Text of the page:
Ammonium nonanoate

Ammonium nonanoate is a nonsystemic, broad-spectrum contact herbicide that has no soil activity.[1] It can be used for the suppression and control of weeds, including grasses, vines, underbrush, and annual/perennial plants, including moss, saplings, and tree suckers. Ammonium nonanoate is marketed as an aqueous solutions. At room temperature at its maximum concentration in water (40%). Solutions are colorless to pale yellow liquid with a slight fatty acid odor. It is stable in storage. Ammonium nonanoate exists as white crystals.[2]

Ammonium nonanoate
Ammonium nonanoate.svg
IUPAC name
Ammonium nonanoate
Other names
Ammonium pelargonate; Pelargonic acid ammonium salt
3D model (JSmol)
  • InChI=1S/C9H18O2.H3N/c1-2-3-4-5-6-7-8-9(10)11;/h2-8H2,1H3,(H,10,11);1H3 checkY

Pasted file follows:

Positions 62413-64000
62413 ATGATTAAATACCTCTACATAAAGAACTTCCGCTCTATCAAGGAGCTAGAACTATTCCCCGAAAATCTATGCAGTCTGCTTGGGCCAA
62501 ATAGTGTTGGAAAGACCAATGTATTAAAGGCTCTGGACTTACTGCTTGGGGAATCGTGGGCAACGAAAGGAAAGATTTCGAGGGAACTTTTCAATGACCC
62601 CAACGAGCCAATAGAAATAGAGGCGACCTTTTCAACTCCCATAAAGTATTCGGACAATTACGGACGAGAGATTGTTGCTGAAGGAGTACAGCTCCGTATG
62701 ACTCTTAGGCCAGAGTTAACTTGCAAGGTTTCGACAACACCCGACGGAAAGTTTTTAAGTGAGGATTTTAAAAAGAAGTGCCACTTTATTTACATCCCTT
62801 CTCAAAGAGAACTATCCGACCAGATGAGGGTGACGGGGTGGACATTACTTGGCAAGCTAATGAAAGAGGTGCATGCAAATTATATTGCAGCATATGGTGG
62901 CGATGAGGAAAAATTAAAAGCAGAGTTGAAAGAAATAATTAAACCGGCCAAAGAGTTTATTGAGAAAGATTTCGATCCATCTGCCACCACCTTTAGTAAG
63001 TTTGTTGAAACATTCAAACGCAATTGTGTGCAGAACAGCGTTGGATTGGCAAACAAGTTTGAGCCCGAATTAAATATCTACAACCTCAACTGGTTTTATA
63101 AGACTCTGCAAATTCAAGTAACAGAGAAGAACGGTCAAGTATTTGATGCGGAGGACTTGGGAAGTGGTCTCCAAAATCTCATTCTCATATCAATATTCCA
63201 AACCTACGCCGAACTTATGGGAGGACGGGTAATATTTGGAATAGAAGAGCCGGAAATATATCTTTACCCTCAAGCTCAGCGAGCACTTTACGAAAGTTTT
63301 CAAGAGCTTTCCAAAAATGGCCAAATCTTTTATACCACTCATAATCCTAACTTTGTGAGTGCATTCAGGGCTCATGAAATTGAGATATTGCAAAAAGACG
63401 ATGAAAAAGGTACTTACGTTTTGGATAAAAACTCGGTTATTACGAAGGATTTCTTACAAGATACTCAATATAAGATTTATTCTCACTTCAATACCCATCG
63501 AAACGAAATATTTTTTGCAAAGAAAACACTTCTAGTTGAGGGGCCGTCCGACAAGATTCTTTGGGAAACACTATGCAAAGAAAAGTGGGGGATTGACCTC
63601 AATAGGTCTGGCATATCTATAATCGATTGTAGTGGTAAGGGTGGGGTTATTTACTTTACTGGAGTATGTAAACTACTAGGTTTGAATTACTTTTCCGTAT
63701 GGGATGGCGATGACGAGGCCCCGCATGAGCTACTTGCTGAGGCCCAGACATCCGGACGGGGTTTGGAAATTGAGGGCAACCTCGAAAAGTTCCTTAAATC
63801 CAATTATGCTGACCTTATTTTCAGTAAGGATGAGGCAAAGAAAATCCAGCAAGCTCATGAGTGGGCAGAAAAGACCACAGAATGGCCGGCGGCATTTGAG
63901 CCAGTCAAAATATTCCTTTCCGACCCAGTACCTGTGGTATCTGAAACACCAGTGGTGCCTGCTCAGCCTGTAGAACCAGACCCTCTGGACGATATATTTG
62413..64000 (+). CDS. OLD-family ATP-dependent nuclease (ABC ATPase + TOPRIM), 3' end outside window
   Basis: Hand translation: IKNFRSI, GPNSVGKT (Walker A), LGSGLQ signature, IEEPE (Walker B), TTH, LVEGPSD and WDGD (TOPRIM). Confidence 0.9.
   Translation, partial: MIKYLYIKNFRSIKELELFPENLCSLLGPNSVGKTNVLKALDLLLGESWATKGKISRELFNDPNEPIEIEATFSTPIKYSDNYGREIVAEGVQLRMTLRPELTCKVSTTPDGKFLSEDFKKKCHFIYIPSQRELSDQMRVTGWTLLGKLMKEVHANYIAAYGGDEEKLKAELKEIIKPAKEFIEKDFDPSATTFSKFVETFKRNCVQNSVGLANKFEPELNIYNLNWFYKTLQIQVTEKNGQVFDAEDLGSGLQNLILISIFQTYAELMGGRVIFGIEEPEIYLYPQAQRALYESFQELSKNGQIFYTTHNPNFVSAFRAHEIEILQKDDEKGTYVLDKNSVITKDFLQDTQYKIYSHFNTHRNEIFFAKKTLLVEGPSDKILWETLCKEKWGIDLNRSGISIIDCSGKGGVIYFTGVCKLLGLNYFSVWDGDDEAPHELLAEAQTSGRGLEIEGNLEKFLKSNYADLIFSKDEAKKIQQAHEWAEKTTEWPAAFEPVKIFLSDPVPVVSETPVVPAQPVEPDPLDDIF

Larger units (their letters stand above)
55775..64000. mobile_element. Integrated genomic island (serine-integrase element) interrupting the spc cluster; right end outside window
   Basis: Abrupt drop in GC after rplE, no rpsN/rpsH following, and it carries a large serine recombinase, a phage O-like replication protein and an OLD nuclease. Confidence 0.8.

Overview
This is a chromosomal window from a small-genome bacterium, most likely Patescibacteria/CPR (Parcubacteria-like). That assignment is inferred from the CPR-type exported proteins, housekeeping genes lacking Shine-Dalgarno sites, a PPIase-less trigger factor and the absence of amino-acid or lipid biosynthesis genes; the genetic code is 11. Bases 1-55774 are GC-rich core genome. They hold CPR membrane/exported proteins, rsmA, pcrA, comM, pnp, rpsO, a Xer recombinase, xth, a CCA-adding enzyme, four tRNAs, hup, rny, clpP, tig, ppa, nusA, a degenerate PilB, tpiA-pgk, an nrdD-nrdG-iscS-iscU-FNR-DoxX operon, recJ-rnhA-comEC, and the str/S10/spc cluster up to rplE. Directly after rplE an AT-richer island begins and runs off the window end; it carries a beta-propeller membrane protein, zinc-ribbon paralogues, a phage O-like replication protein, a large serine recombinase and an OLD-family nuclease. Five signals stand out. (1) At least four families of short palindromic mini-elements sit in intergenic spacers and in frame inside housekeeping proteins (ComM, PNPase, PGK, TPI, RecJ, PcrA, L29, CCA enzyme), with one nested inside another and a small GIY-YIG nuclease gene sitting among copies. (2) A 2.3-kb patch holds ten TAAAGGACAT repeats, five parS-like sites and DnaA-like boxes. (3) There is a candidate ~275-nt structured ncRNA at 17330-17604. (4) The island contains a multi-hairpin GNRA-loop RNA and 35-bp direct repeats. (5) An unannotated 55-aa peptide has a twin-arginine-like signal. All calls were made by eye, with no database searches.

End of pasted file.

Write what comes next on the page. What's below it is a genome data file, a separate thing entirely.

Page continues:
• InChI=1/C9H18O2.H3N/c1-2-3-4-5-6-7-8-9(10)11;/h2-8H2,1H3,(H,10,11);1H3
  • [NH4+].[O-]C(=O)CCCCCCCC
Molar mass 175.272 g·mol−1
Appearance Colorless solution
Except where otherwise noted, data are given for materials in their standard state (at 25 °C [77 °F], 100 kPa).
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Infobox references

Ammonium nonanoate is made from ammonia and nonanoic acid, a carboxylic acid widely distributed in nature, mainly as derivatives (esters) in such foods as apples, grapes, cheese, milk, rice, beans, oranges, and potatoes and in many other nonfood sources.


  1. ^ US patent 6323156 
  2. ^ Biopesticide Registration Action Document, Ammonium Nonanoate, US EPA, 2006